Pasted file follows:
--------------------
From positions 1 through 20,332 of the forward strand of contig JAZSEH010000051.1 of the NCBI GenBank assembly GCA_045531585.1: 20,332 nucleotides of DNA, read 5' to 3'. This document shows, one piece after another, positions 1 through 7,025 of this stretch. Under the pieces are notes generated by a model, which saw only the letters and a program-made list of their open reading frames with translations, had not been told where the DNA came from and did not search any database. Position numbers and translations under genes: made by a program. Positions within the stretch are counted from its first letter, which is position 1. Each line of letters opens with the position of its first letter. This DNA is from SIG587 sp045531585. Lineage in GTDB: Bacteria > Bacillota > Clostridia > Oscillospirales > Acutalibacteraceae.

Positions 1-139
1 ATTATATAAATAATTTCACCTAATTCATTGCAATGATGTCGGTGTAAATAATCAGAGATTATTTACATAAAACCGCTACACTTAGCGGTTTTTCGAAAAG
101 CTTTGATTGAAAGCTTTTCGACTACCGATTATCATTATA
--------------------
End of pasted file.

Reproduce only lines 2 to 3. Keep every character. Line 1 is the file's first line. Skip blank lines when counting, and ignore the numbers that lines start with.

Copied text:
Positions 1-139
1 ATTATATAAATAATTTCACCTAATTCATTGCAATGATGTCGGTGTAAATAATCAGAGATTATTTACATAAAACCGCTACACTTAGCGGTTTTTCGAAAAG